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THE NATIONAL TRIBUNE: WASHING-TON, D. O., APEIL 15, 1882.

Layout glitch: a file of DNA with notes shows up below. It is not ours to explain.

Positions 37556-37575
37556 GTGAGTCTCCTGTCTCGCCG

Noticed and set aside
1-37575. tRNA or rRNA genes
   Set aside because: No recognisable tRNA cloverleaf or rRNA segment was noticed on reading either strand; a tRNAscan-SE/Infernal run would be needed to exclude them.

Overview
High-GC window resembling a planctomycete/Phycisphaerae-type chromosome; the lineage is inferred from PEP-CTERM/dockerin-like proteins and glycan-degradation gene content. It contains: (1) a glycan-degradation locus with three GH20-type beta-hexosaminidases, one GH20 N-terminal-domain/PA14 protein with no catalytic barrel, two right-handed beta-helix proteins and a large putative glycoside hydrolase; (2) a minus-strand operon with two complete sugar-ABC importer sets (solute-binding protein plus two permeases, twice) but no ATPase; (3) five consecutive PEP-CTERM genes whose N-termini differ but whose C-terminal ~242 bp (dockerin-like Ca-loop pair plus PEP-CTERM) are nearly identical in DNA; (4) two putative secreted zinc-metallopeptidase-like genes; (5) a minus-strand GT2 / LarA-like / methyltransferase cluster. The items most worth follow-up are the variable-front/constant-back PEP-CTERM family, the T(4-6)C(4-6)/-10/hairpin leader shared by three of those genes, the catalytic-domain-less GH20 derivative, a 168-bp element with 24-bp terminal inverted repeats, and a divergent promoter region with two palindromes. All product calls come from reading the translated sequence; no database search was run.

3 THE TRUE HEROINE. "What was she like? I cannot tell ; I only know God loved her well ; Two noble fcons her pray hairs blest And he, their hire, was now at rest. And why her children loved her so. And called her blessed, all shall know; Phe never had a selfish thought, Kbr valued what her hand had wrought. She could be just in spite of love; And cherished hates she dwelt above; In nick-rooms, they that had her care, Said she was wondrous gentle there. It was a fearful trust, she knew, To guide- her young immortals through; But Love and Truth explained the way. And Piety made perfect day. She taught them to be pure and true, And brave, and strong, and court eous, too; She made them reverence silver hairs, And feel the poor man's biting cares. She won them ever to her side; Ilome was their treasure and their pride; Its food, drink, shelter, pleated them best, And there they found the sweetest rest. And often, as the shadows fell, And twilight had attuned them well, She sang of many a noble deed. And marked with joy their eager heed. And most she marked their kindling eyes, When telling of the victories That made the Stars and Stripes a name, Their country rich in honest fame. It was n noble land, she said Its poorest children lacked not bread; It was to brod. so rich, so free, They sang its praise beyond the sea. And thousands sought its kindly shore, And none were poor and friendless more; All l)Icscd the name of Washington, And loved the Union, every one. She prayed the skies might soon be bright, And made her sons prepare for fight; Brave youths! their zeal proved clearly then, In such an hour youtlis can be men I By day she went from door to door Men caught her soul, nnfclt before; By night she grayed, and planned, and dreamed, Till morn's red light war's lightning seemed. The cry went forth ; forth stepped her sons, In martial blaze of gleaming guns; Still striding on to perils dire, They turned to catch her glance of fire. No fears, no fond regrets she knew, But proudly watched them fade from view; " Lord, keep them o '. " she said, and turned To where her lonely hearth-fire burned. ORIGIN OF THE GRAND ARMY. The following incident regarding the or jganization of the Grand Army of the Repub lic Avill be read with interest by many in our city and members of the organization else vrhere. The credit is due to the brains of two Morgan county soldiers. Chaplain Wm. J. Rutledge, -who conceived it, and Major B. F. Stevenson, who pushed forward, the idea to a nicecssful termination. February 1, 18G4, some 25,000 brave men tinder General Sherman left Vicksburg and vicinity on what was then called, "the Meri dian raid," as Meridian and Enterprise were almost the extreme eastern points from v.hich the return march was made to Yiekcbarg. But for the iailure of General Smith to reinforce the command with cav alry from Memphis, they would have gone southward to Mobile, thus anticipating the experiment of the "Grand March to the Sea." "While they tarried two nights and one day at this eastern end of the raid, awaiting General Smith and breaking up some rail road tracks, most of the baggage train and. provisions had been left some twenty miles west under guard, that they might be less encumbered in the final conflict with General Polks force, thinking he would not tamely yield to destruction these important railroad connections. But as his lighting for a fort night availed him. nothing he retreated beyond their reach. Having accomplished an important work by the raid, they started back, via Canton, Miss., toward. Vicksburg. The first day's march brought them to the train and pro visions, over which they were the more jubilant as they had been without coffee for three days. Then they unwisely undertook to make up for lost time by drinking an excess of hot, strong coffee, and never until then was its full effects as a stimulant made known to many. Sleep was banished for that night, and as there was probably no rebel force to be feared within fifty miles the soldiers whistled, sang, squealed, neighed, and crowed all along the line. The gravest officers were not exempt from this coffee exhileration, and bursts of laughter hero and there indicated that the wag or wit of that squad was perpetrating his best jokes. Even the staid hospital mess, with no sick to care for, fell into the same nervous, sleep less current. Though speaking especially for the Fourteenth regiment Illinois Volun teer Infantry, this vigil was probably kept by most of the Fourth division of the Seven teenth Army Corps. But to return. There was Wm. J. Rut ledge, regimental chaplain; Major B. F. Ste Ainson, surgeon: Dr. Chafec. assistant sur-gr-on; Jos. Meacham, hospital steward, Szc Each man was a marked character, but we have not time to describe them now. All wf-re warm personal friends, yet fond of iokmv each, other. Dr. Stevenson, provoked by this sleeplessness, began to moralizo on " the giory of war being a humbug; as a man may hornetimes be left by his comrades to die on the bloody field, 'unwept, unhon ored, and unsung,' :ind if transferred to Paradise he must be greatly chagrined to see His name misspelled hi the reports, leav ing his friends in doubt as to whether it were he or some other man." The chaplain, al ways buoyant in spirits and fruitful in resource, replied: "That won't apply to you and J. Doc, for we have had no battle yet where all were killed on both sides; some escape to roll about it; so we will be' those lucky dogs: we will live on after this land lias been snbsoiled by the plowshare of war and rebellion and slavery turned under so dcp that they will never sprout again, and h our peaceful firesides we'll 'shoulder our i rutch and show how fields were won.' "Moreover," continued the chaplain, "as Knight Errantry and Masonry were womler olly revived during the wars of the Cru sades, so we in the years that lie beyond will revive them by organizing, on a fraternal basis, the Grand Army of the Republic. You, Doctor, shall be grand mogul or commander-in-chief; Dr. Chafee, your adjutant general ; Meacham, your aid-de-camp : Scott, your paymaster: Goldsmith, your inside sentinel; Sam. Logan, your vidette, and I your chaplain. Being now organized under this venerable oak, that may have sheltered Indians, Aztecs, or Druids centuries ago, we will, after due examination, proceed to col lect the initiation fees, and admit the breth ren, swearing them to liberty, equality, and sympathy with the under dog in the fight. "Thus shall we insure a soldier's reunion every full moon. We shall bind. together a brotherhood who were previously united in the fellowship of suffering; and as some doubtless will deserve pensions who will fail in obtaining them, we can supply this lack by our voluntary contributions." Thus with suggestions, humorous or ear nest, the night wore on, the morning dawned, and the march was resumed. Dr. Stevenson, though not imaginative and in ventive like the chaplain, was methodical and a born organizer. The chaplain had built this castle in the air, as the pleasant pastime of a sleepless night. The doctor brought that castle to the ground, made moat and drawbridge for it, commissioned its officers, mounted its sentinels, and manned it before his death with 100,000 men. To the chaplain it was one of the beautiful myths plowing through his brain ; to the" doctor it was "a ghost that would not down " at his bidding. These two, though very dissimilar as men, were agreed in regard to the projected organization iu all save this: The doctor wanted to give it a decided polit ical tinge, claiming that those who had borne the burden alone should have the benefit, but the chaplain of the old Fourteenth discarded the "machine" idea, insisting that the fra ternal and benevolent one was best to insure usefulness and jycryetuity. Ardent as the doctor was about this new ideal, it was not till the spring of 1SGG that he (having removed from Jacksonville to Springfield, 111.) telegraphed the chaplain, (who was then stationed in Bloomington) for a special interview. So the Doctor, the Chaplain, Colonel John M.Snyder, and Colo nel A. Weber, read and corrected the proof sheets of the Constitution and By-Laws of the Grand Army of the Republic, aud the first "Tost" was organized in Springfield, near the home aud tomb of Lincoln, whence it soon spread through Illinois and into other States. Dr. Stevenson remained the first commander-in-chief up to the time of the first general rally, held in the Representatives ITall of the old State House. It was with great hesitancy, then, that the committee on nominations substituted the name of Gen eral Jno. A. Logan, leaving Dr. S. as commander-in-chief for Illinois alone. The committee knowing Chaplain Rutledge's intimacy with the doctor, requested him, in seconding General Logan's nomination, to award to the doctor all the credit duo him, which he did in a brief but earnest speech, that will long be remembered by those who heard it. The doctor was somewhat grieved at being superseded in the general command, but ho was deeply moved by the chaplain's reference to the memories of the Mississippi forest, and in reply said that the chaplain gave him more credit than was due; for "it was the chaplain himself who had originated the idea, and aided and encouraged him in pushing it to its consummation." Thus the Grand Army of the Republic, that first flitted as a phantom through the forests of Mississippi, now marshals its hosts and keeps step to tho music of the Union.1 Jacteonvilic (111.) Daily Journal. AN INCIDENT AT " HATCHER'S RUN." While we were yet before Petersburg, two divisions of our corps (the Fifth) with two divisions of the Ninth, leaving the line of works at the Weldon Railroad, were pushed out still farther to the left, with the inten tion of turning the enemy's right flank. Starting out, therefore, early on the morn ing of Thursday, October 27, 1SG-1, with four days' rations in our haversacks, we moved off rapidly by the left, striking the enemy's picket-lines about ten o'clock. "Pop! pop! pop! Boom! boom! boom: We're in for it again, boys; so, steady on the left there, and close up." Away into the woods we plunge in lino, of battle through briers and tangled under growth, beneath the great trees dripping with rain, "We lose the points of the com pass, and halt every now and then to close up a gap in the line by bearing off to the right or the left. Then, forward we go through the brush again, steady on tho left and guide right, until I feel certain that officers aswell as men are getting pretty well "into the woods" as to the direction of our advance. It is raining, and Ave have no sun to guide us, and the moss is growing on the wrong side of the trees. I see one of onr generals sit on his horse, with his pocktt compass on the pommel of his saddle, peer ing around into the interminable tangle of brier and brush, with an expression of no little perplexity. Yet still, on, boys, while the pickets are popping away and the rain is pouring down. The evening falls early and cold, as we come to a stand in line of battle and put up breast works for the night. We have halted on the slope of a ravine. Mimebails are singing over our heads as we cook our coffee, while sounds of axes and falling trees are heard on all sides; and still that merry "z-i-p! z-i-p!" goes on among the tree-tops and sings us to sleep, at length, as we lie down shivering under our India rubber blankets, to get what rest we may. How long we had slept I did not know, when some one shook me, and in a whisper the word passed around : "Wake up, boys! "Wake up, boys! Don't make any noise, and take care your tin cups and canteens don't rattle. We've got to get out of this on a double jump!" We were in a pretty fix, indeed! In plac ing the regiments in position, by some blun der, quite excusable no doubt in tho dark ness and the tangled forest, we had been unwittingly pushed beyond the main line were, in fact, quite outside the picket-line ! It needed only daylighlt to let the enemy see his game, and sweep us off the boards. And daylight was fast coming in the east. Long after a Company A boy, who was on picket that night, told me that, upon going to the rear somewhere about three o'clock, to cook a cup of coffee at a half-extinguished fire, a cavalry picket ordered him back with in the lines. "The lines are not back there; my regi ment is out yonder in front, on skirmish !" "No," said the cavalryman ; "our cavalry is the extreme picket-line, aud our orders are to send in all men beyond us." 'Then take meat once to General Bragg's headquarters said tho Company A boy. When General Bragg learned tho true state of affairs, he at once ordered out an es cort of five hundred men to bring in our regiment. Meanwhile, we were trying to get back of our own accord. "This way, men !" said a voice in a whis per ahead. "This way, men!" said another voice in the rear. That we were wandering about vainly in the darkness, and under no certain leader ship, was evident, for I noticed in the dim light that, in our tramping about in the tangle, Ave had twice crossed the same fallen tree, and so must have been moving in a circle. And now, as the day is dawning in the east, and the enemy's pickets see us trying to steal aAvay, a large force is ordered against us, and comes SAveeping doAvn Avith yells and whistling bullets just as the escort of five hundred, Avith re-assuring cheers, comes up from the rear to our support ! Instantly Ave are in the cloud and smoke of battle. A battery of artillery, hastily dragged up into position, opens on the charg ing line of gray with grape and canister, Avhile from bush and tree pours back and forth the dreadful blaze of musketry. For half an hour, tho conflict rages fierce and high in the daAvniug light and under the dripping trees the officers shouting, and the men cheering and yelling and charging, often fighting hand to hand and with bayonets locked in deadly encounter, Avhile the air is cut by Avhistling lead, and the deep bass of the cannon wakes the echoes of the forest. But at last tho musketry -fire gradually slackens, and Ave find ourselves out of dan ger. Tho enemy's prey has escaped him, and, to the Avonderof all,Ave are brought Avithiu the lines again, begrimed Avith smoke and leav ing many of our poor felloAVS dead or wound ed on the field. Anxiously every man looked about for his chum and messmates, lost sight of during the Avhirling storm of battle in the twilight Avoods. And I, too, looked, but Avhere Avas ,' Andy ?St. Nicholas for April. EX-SOLDIERS IN CIVIL SERVICE. During a late Aisit to Springfield, 111., avo Avere desirous to know how the old soldiers Avere treated by the heads of the different departments, and on inquiry Ave learned that the Governor of the Stale had three men in his office, one of Avhich Avas a soldier. The Secretary of State has connected with his office thirty-five employees: eighteen of them are soldiers. The State Treasurer's office em ploys eight men ; three of them are soldiers. Tho Adjutant General's office employs four, all of Avhoni Avere soldiers. The Auditor's office keeps eight men employed; four of them Avere soldiers. Tho office oT Superin tendent of Public Instruction gives employ ment to three men, none of Avhom Avere in the sen-ice. The Attorney-General's office employs two men; one Avas a soldier. The appointive offices in the capitol building are fairly represented by soldiers, but not as fair as it should be. It is necessary to remind our soldier readers of the treatment accorded them ; and as Ave propose to folloAv up tho recognition of employing soldiers, Avhen all things are equal, Ave propose to bring the subject before the soldiers of Illinois in due and propcrtiine. The following Illinois State officers haA'e honorable soldier records: Lieutenaut-GoA'-ernor Hamilton, Secretary of State Dement, Treasurer of State Ruiz, AitorneyGeneral McCartney, Auditor of State Swigart, Adjutant-General Elliott. Weekly Freeman. REMINISCENCES OF SPOTTYSYLVANIA "Boys, Ave have got a hard job before us!" So spoke old "Brick-Top,"' Colonel S. S. Caroll, of the Eighth O. V. I., commanding brigade. A ravt' recruit might not have seen anything very difficult, apparently, to reach that little line of fresh earth crowning the crest of the hill about thirty rods to our front, but Ave veterans of the brigado knew, although Ave had been in, many a hard-fought battle, that it Avas the toughest job avo had ever undertaken. It Avas early in the day Avhen Ave received the order, " Be ready to charge tho enemy's' Avorks at three o'clock p. m." Our lines had been moved up as near as possible to tho rebel Avorks; our position Avas in quite a thick Avoods. We had stacked arms, and had stolen out by twos and threes to tho skirmish lino to have a look at the Avork cut out for us to do. The Johnnies Avere A'ery quiet, evidently courting attack. Their position Avas on the top of a steep hill; they had formed an almost impenetrable abatis by dragging trees and bushes up on tho hillside, Avith the limbs all pointing dowmvard and every twig aud branch thoroughly sharpened. Without axes it Avas impossible to get through it. As each group returned to the line it was plainly Avritten on each face that they considered it an almost hopeless job. Wo can never get through there Avithout axes, aud those avo haAen't got ; but thero Avas no trying to steal to the rear no volun teers to take the company's canteens and go for Avater, to be gone all day. Our brave Colonel kneAV his men would do all that men could do, and the charge must be made if every man Avent doAvn. The order avjis imperative. As the hour of three approached knapsacks Avere piled and the officers took off their coats and threAV them on the pile. The Aveakest man iu .the company Avas de tailed to stand guard over them. Guns Avere carefully inspected and loaded; comrades gave messages in low tones to comrades for the loved ones at home; no jest or gay banter iioav; every face Avears a serious but determined look; that strange hush Avhich precedes a battle Avas oA'er all. Boom boom far down the line. That's the signal. Attention! fix bayonets! Fonvard, double quick! march ! and aAvay Ave go, Avith a ring ing cheer, which is immediately answered by a tremendous volley from the rebel Avorks, and men that but a moment before Avere full of life throAV up their hands and clutch Avildly at the empty air ; then fill heavily to the earth and are numbered -vvith the killed in battle. Others go limping or craAvl ing on their hands aud knees to the rear. Tho untouched go bravely on in the face of that murderous fire until the abatis is reached; there they halt and A'ainly look for some opening to get up the hill, but none is found. I don't think any order to retreat Avas given ; but it Avas soon evident that that Avas tho best policy, and in a short time avc were formed again in line of battle in our original position. We hastily threw up temporary rifle-pits of old logs and such stuff as avc could gather, ate a cold supper, and lay down on our arms and Avere soon dreaming of home or fighting our battles over. About midnight our officers aAvoke usAvith tho whispered order to "Fall in" Avith as little noise as possible, and Ave moved off silently to the rear. Where are avc' going? Noav all agreed that the old programme of the Army of the Potomac Avas being carried out Avhipped again and Avere falling back to some safe place to re organize and recruit preparatory to trying some neAv point. "Guess Grant will find out that he is fighting different generals and troops than he did out West." Such Avere some of the remarks made that night. But Ave had not yet got acquainted Avith our com mander. We Avere on the roadto give the rebels such a twist on the folloAving morn ing as they had not receiA-ed in iwauy a day, and Ave did it. P. S. Potter, Late Sergeant Co. II, 8th O. V. I. i HELL IS BETTER THAN THIS." When the Twenty-first Army Corps, under command of Major-General Thomas L. Crit tenden, Avas marching through Ringgold on its Avay to Chickamauga battle-ground, the Aveek before the battle, a lieutenant Avas discovered by the provost-guard emerging from a house Avith a huge clasp Bible under his arm. The disease known nowadays as kleptomania bad, I am sorry tp say, attacked quite a number of our officers as well as men ; anything portable from a tin cup to a piano had irresistable attractions for them. The trembling lieutenant Avas taken to corps headquarters, Avhere the general ordered him to be placed under guard in a rail pen and kept there until he read the Bible through. The days Avere long and Avarm, and all through the sultry hours' the poor fellow sat Avorrying his Avay through the book of Genesis. His education had been neglected in his youth, and his subsequent reading had never led him into such a labyrinth of names. He had just tackled Leviticus, and the road seemed harder than ever to travel, Avhen the opening guns at Chickamauga broke upon his ear. Starting up he rushed past the sleepy sentinel Avith the cry "II 11 is better than this!" and reached his regi ment in time to take part in the fight. I am happy to be able to state thathe lived through the battle, and that his bravery upon the field excused him from further biblical studies. " A SCOUT'S CLAIM FOR PENSION. A very interesting case, Avhich has been " hanging fire " for some time in the Senate Committee on Pensions, has been reported back Avith favorable recommendatiou. It is the case of Jesse F. Fhares, a scout under Gen. MeClellan, Avhose application to be placed upon the pension-roll Avas reported adversely by the Senate Committee ou Pen sions in the preceding Congress, but the Senate took a different vieAv of the matter and passed the bill, Avhich, however, failed, for Avant of action in the House. The oppo sition to the prayer of the petitioner Avas based upon tho argument that there AAas no law for the pensioning of scouts, and that it Avould be impolitic to establish a precedent by granting a pension in a special case. " The facts in the case," the committee says iu a report by Mr. Camden, of West Virginia, " are clearly proven. At the out break of the rebellion the claimant Avas a resident of Randolph county, Va. He en tered the service of the Government about the month of June, 18Gl,'as a scout, serving under Gens. MeClellan, Milroy, Kelly and others, and by reason of his intimate knoAvledge of the country and his intelli gent, zeal and daring, rendered very val liable" services to thUhion cause. In April, lsfilV, file confederate General Imbodeu ad-A-anced upon the Union forces at Beverly, W1! Va., commanded by Col. Geo. R. Latham, commanding Fifth West VirginiaCavalry. In IheadA-auce Phares, avIio Avas then on duty outside the Union pickets, Avas surprised by a parly of coufederate troops, aud refusing to halt Avhen ordered, was shot through the body, but retained his saddle until he reach ed the Union lines." Phares is about 43 years of age, and has been for several years failing rapidly in physical strength, in consequence of the Avound above referred to. An examining surgeon from the Pension Office, Dr. J. R. Blair, of West Virginia, certifies, under dato of December 21, 1879, that he has carefully examined Phares, and finds "that his left hip Avas entered by a musket-ball, Avhich passed upward through the' region of the lOAver part of tho left lung and out near tho stomach. The effect of the wound is to Aveaken and partially paralyze the entire left side, and in my judgment produces at least a tAVO-thirds disability, Avhich will in crease." Tho bill to pension Phares, as re ported to-day, contains this qualifying clause : " But the amonnt of such pension shall not be greater than said Phares would be entitled to if ho had been a private sol dier, and shall commenco from the passage of this act." TRAVELING AS MERCHANDISE. Three Avecks ago John McAuley, an old aud well-known citizen of Chicago, Avho is of an eccentric and jocular disposition, con ceived the idea of boxing himself up and obtaining transportation to Philadelphia as merchandise. He Avas informed by the agent oi tho Adams Express Company that he could go in a box, but thathe Avould have to pay passenger fare. McAuley declared that he Avould go as merchandise and would pay no more thau 2.50 per hundred. He boxed himself up Avith a Aveek's provisions by his side, and Avas taken by an expressman to the office. The box was IS inches Avide, G feet long, hooped Avith iron bands and ornament ed Avith a padlock. Tho agent was told that it contained flowers. It was addressed to Miss Kisselmau, Philadelphia. The box aa-s forwarded to its destination, tho charges having been prepaid. Toward morning tho messenger discovered the old man, and Avhen the train stopped at Van Wert, Ohio, he turned him over to the authorities, by Avhom he Avas sent home. A MILITARY FASHION FOR LADIES. Fashion has turned her back on the naA'y and taken up Avith the army in the matter of cloth suits. Instead of the suit of navy blue Avith blouso and sailor collar, all cloth suits are now made a la mililmro. They aro made with a straight, long, tight-fitting basquo and sleeves, straight, round and rather long over skirts, and a trimmed Avalking skirt. The front of tho basquo is ornamented Avith roAVs of black soutache braid extending from shoulder to shoulder across tho top, and groAving narrower tOAvards the waist, and Avideniug out again to the bottom of tho basque. The ends of the braid are turned under in loops or are fastened down Avith tiny round buttons of passemenlerio. Tho front of the ovcrskirt, tho sleeves aud tho turned over collar are ornamented in the same Avay. A large feather-trimmed hat and long buff niosquetaire" gloves dnvwn over the sleeves complete the costume. Cadet aud army blue are tho favorite colors for these suits. Surtouta of black diagonal cloth, reaching to the knees, close-fit ting about the bust and hips, and trimmed in tho same way, aro very effective. THE SOLDIER'S YOICE. Communications from ex-soldiers are invited for this Department of Tun TninuE. Personalities must be aoided, and letters prepared as concisely as possible. Ed. Tiueune. GIA'E Tlin NATIONAL TRIBUNE "AMMUNITION." To the Editor National Tribune: I am an old soldier and a subscriber to TnE Tribune, and I Avish to say a few words to my old comrades of the war. Comrades, as avc stood by the batteries on the field to protect the rights of CA-ery American, so let us stand by the new press of The National Tribune, to protect our own rights, for sho is a mighty gattling gun, Avho is throwing thousands of hot shot every Aveek in our defence, aud all we have to do is to ram down one cartridge in the shape of a subscription to keep tho old gun in ammuni tion for a whole year. There is a good gunner at the breech, and ho makes no poor shots. Give him plenty of ammunition, and he -will soon batter down tho old fort of prejudico and tardiness that now stands in the front of CA'ery old soldier. Frank Hirst, Scrg't 27th Mass. Infantry. Pittsfield, Mass. ARE THE CLAIMS TO BE CANCELLED BY DEATH. To the Editor National Tribune: I have perused one or two copies of your in teresting paper, and I can truthfully say I think it is the most A'aluablo paper for informa tion for the soldier that is printed. It speaks boldly in defence of our bravo soldiers, who endured the hardships and the many trials to save our Government. I think every soldier ought to tako your paper, and help to aid you in tho good Avork that you haAc so nobly begun. Congress ought to do something soon for us pension claimants, unless they wish to let death cancel the claims. Respectfully, J. A. Emison, Late PriA'atc Co. D, oth Ind. Cav. Bluffton, Allen Co., Omo, March 27. an ex-soldier states the case plainly. To the Editor National Tribune: I have been a subscriber to your valuable paper for OA'er one year. It grows better all the time. I like it so avcII I hardly know how I can bestow enough praise on your untiring efforts in behalf of us poor old soldiers. If every one that sit in high places were as will ing as you aro to sec right and justice mectcd out Avhere justice is due, there would be no de lays thought of. Could tho men in power at Washington realize, or even have to endure for one month, Avhat we endured for three years, they Avould not be so slow to appropriate the much-needed help and money to Commissioner Dudley, who toils early and late Avith his short allowance of clerks to do all he can for the sol dier. He A'ainly asks for men and means to help him through, so those having claims pend ing, and are so needy, may receive their reward for long past services to their country; that mado it inhabitable and secure to them and future generations. The prosperous bondholder is paid all dues, and no questions asked, no de lays thought of. Others who already possess hundreds and thousands of dollars, and Avcro not objects of charity in any respect, aro pen sioned, amounting to thousands of dollars each year. Plenty of money for everything and CA'crybody else ; but aa-Iio cares for a poor old scarred, crippled, and worn-out soldier, minus a leg or arm, or perhaps both, Avho has suffered, bled, and worso than died for his country and his country's good, lie can strngglo oil, enduro every priA'ation, and CA'ery needed comfort that to him, above all others, should be granted. It is truly written, that "To him that hath shall bo given, and to him that hath not shall be taken away even that Avfiich ho hath." The soldier lost his time, Avhich Avas money to him and his family. He also lost his health, and wo begin to think he has lost all claim on this GoA-ernment for money to keep soul and body together. I think tho Government delays tho necessary appropriations in order that the sol diers and all their families and relatives will die, moulder, and decay. Then tho claim will be cancelled, tho claimant and all his progeny Avill bo wearing their Avooden overcoats, Gabriel Avill blow his horn, wo will all coon tho pole across tho riA'cr into tho Great Beyond, and be forcA'cr freed from tho trials, cares, and disap pointments of getting a claim allowed, or the beautiful titlo of "Government pauper." I want to see all provided for, not forgetting that life, and an occasional hone to gnaw at, is as SAveet to the little, insignificant cur as to the sleek, well-fed coach dog. Douglass, Kansas, March 22. L. JUST AVHAT IS WANTED. To th$ Editor National Tribune: Please send Tiie National Tribune to my address, Yonkers, Westchester county, N. Y. Tho Soldiers of the rebellion have long needed an able and powerful adA'ocate to fight for their rights. This nation has nover appreciated tlie ATork accomplished by its soldiere. Our revolutionary soliiera vrer never paid; and Avhen their services were no longer required, and age and infirmities made it impossiblo for them to labor, they Avere given homes Avithin the hospitable walls of" poorhouses " and monu ments in " potter's fields." In a newspaper published in Lansingburgh, N. Y., soon after tho Revolutionary War, ap peared tho following bitter verso: " Our God and soldiers avc alike adore, IS'cn at the brink of danger, not before; The danger pa.t, both alike requited, OurGod'sforottenandoursoldiersslighted." Respectfully yours, Cuas. G. Oris. New York, March 60. A REMINDER TO CONGRESSMEN. To tho Editor National Tribune: Will you pleaso allow mo a short "space in your valuable paper to say, that I Avould like to know how it is that Congress can so soon pass a bill for tho relief of the Mississippi suf ferers, hut tho men who lm'o suffered for the past eighteen years from tho effects of Avounds Avhich thoy received in lino of battle, and their health broken down by tho cxposuro of army lifo, and yet to this day there aro hundreds of thousands of them that Iktvo not received Avhat is due to them from tho GoA'emment of the United States. Tho soldiers Avho went to tho Avar Avhen this country was in great peril aro tho sufferers who need a speedy relief. A Pensioner. New York, March 25. A LOVER OF SOLDIERS' RICHTS. To tho Editor National Tribune: Being a rcador of your A'aluablo paper, I can speak for a largo number of soldiers iu'grcac need of what tho Government justly owes them, being poverty stricken from the effects of poor health and failuro of crops. If our Senators and RepresentatiA'es knew exactly our necessary Avants and sufferings they Avould not hesitate nor delay one day's time in passing the equali zation bounty bill, Avhich would relicA'o tho great snfforing of many ex-soldiers. I wish avo had a few friends in Congress that would urge the equalization bill to become a law. I send my subscription for The National Tribune, and add ono moro to tho list of subscribers. I remain a lover of soldiers' rights, William M. Macicey, Sergeant Co. C, 11th Eeg't Inf. Vols., Who lost his right arm at Vicksburg. Hutsonville, Cbaavfobd Co., III., March 27. let it be done. To the Editor National Tribune: It was a righteous act on the part of Congress to grant the benefits of the arrearage act to tho Avidow of General Alexander Hays. While no money can compensate her for his loss, yet it shows thero is a disposition to do justice, in part at least. Instead of special legislation on a few cases, Congress ought to pass a bill ex tending tho timo granting arrears, and give all soldiers their equal and just dues. Since July, 1SSO, thousands of meritorious claims haA'e no doubt been filed, and it is neither right nor just that claimants, if honest, should be debarred from the same benefits to which their more for tunate comrades aro entitled. Let every liKncst claimant be placed on tho same level in tho treatment he is to receiA'o from tho GoA'crn ment. None will question the justness of such a rule, and it ought to be done now, aud not Avait until the soldier becomes gray and feeble. The honorable course of our Northern members in the matter of pensions needs no mention here, but to those Avho bravely fought us for more than four long years a Avord may be added. Senator Call said: "If the friends of the soldier supported him from the period of his dis-diargo to the timo when his pension was granted, then they only did Avhat the GoA'ernmcnt aa-us bound to do, and did it because of the Government's default in performing its obligation." Every AA'ord true. Senator Garland said : " I knoAV of none more deserving aud more meritorious than the soldiers Avho fought the battles of this country, and there is not a soldier of the con federacy that I knoAV of but Avhat isAvilling to see these men paid, and see them paid nob giudgingly, but freely aud cheerfully." Bravo AA-ords from a braA'e man! Senator Vest said : "If the tide of battle had gone in the other di rection, if our flag had floated fonvard instead of backward, wc Avould luwc -oted anything to these soldiers Avho won the fight." Tho Sena tor speaks the honest sentiments of every sol dier Avho Avoro the gray, and there is not a Union soldier from Maine to California but what will say they AA'ould haA'e deserved it. A confederate officer, not long since, told tho Avritcr that if they had been successful thero would haA'e been no limitations in their pen sion laAvs, and do quibbling over legislation on the subject. EA'cry soldier Avould have been treated alike, and paid from the day he left tho serA'ice. How much more honorablo is tho course of these men toAvard thoso who woro the blue than the conduct of him, who shall bo nameless, Avho has described the bill granting arrearages to our soldiers as " a fraud upon tho American people, and a stauding monument to the ignorance, selfishness, and coAA'ardice of the American Congress." Such an insult Avould have been tolerated from the New York Herald, Tribune, or Evening Post, but Avhen made in tho Senate of the United States by oneAvho did not haA'e the moral courage to A'ote against Avhatho has termed "a fraud," it becomes all the moro degrading. Petersburg. willing to pay DOUBLE TIIE PRICE. SUBSCRIPT02 To tho Editor National Tribune: I desiro to say in behalf of those who take your val liable paper at this place, that we greatly admiro its ucw style. I heard an ex-soldier say recently that he would tako The National Tribune if it cost 2.00 per year, and many wonder AA'hy so grand a paper can bo furnished for so small a sum. EllsAvorth Post, No. 20, of this place, is in flourishing condition, and num bers forty-one members, and gaining rapidly. We fully appreciate tho interest The Tribune tAkcs in tho welfare of the ex-soldier, and will do all wo can to savcII tho list of subscribers. May success crown your efforts. Yours, &c, W. H. Hartford, Van Buren Co., Mien., March 2 " ONE GOOD TURN DESERA'ES ANOTHER." To the Editor National Tribune : Find enclosed one dollar ($1) for The Tri bune. I glory in your noble cause. But for tho soldiers and sailors, and their noble com manders, offering up their lives a sacrifice for tho Constitution and Union, wo AA'euld not . brcatho the air of a freo government. Ono good turn deserves another. Now let Congress, giving to railroad corporations and other un necessaries, givo to them who preserved them a nation. George Anderson. Hibernia, Morris Co., N. J., March 20. long-standing claims. To tho Editor National Tribune? I am a disabled soldier, and desiro tho pen sion law extended, so that many poor soldiers, like myself, may rcceivo that help from the Government which they so badly need. 1 have a claim pending since March, 1SS0, and have not yet received my papers, although I havo given all the evidence required. I should havo put in my claim years ago, but refrained from doing so as long as I possibly could liA'e without it. There are thousands in the same condition. Why is it that avc aro so neglected? C. F. Weiseb. Martinsburg, Adrian Co., Mo., March 26. GLAD TO SEE THE SOLDIERS' INTERESTS PRO TECTED. m To tho Editor National Tribune: I havo been reading The National Tribune for a long time, aud am glad to seo that wo haA'e one man boll enough to stand and pro tect tho interest of tho poor soldier. The prayers of tho Avidow and the good wishes of the orphan is in your faA'or, and I hopo that you will re ceivo tho blessing of Almighty God for your honest eilbrts in behalf oi the invalid soldier. Daaid I. Jaines. Ebensburgh, Pa., March 23. SEND THEM ALONG. To the Editor National Tribune: I havo taken The Tribune now perhaps three months, and it has becomo very dear to me, not only for its fearless championship of all soldiers, but for tho many A'ery interesting reminiscences of tho Avar. I don't think any thing is so dear to the old soldier as to fight his battles OA'er again, either Avith a comrado or to hear them related by tho press. Almost every soldier that Avent through tho Avar could relate some stirring battle scenes or adventuro if they only had a chance, aud I think ono of the ob jects of your paper is to give them a chance if they Avish. When old soldiers get to talking, if ono relates an incident it brings to mind to tho others something similar. Yours truly, T. S. Potter. Dixon, 111., March 25. LONG MAY IT AVAA'E. To the Editor National Tribune: You -will find tAo dollars enclosed for two new subscriptions for your A'aluablo paper. I wish I could send you a hundred. I think it is the best soldiers' paper published. I admire your honorable, straight-forward and high minded course, and Avish that CA'ery soldier in tho land could tako the paper. I am sure that it Avould do a great deal of good. GiA'o it to the money-sharks right and left. Long Avavo TnE Tribune. J. H. Alabacu. Eooicbridge, Wis., March 29. a tost commander's subscription. To the Editor National Tribune: Pleaso forward The Tribune for ono year, for Avhich find check enclosed. Carl N. Bancroft, Post Commander, Columbus, Ohio. March 25. , i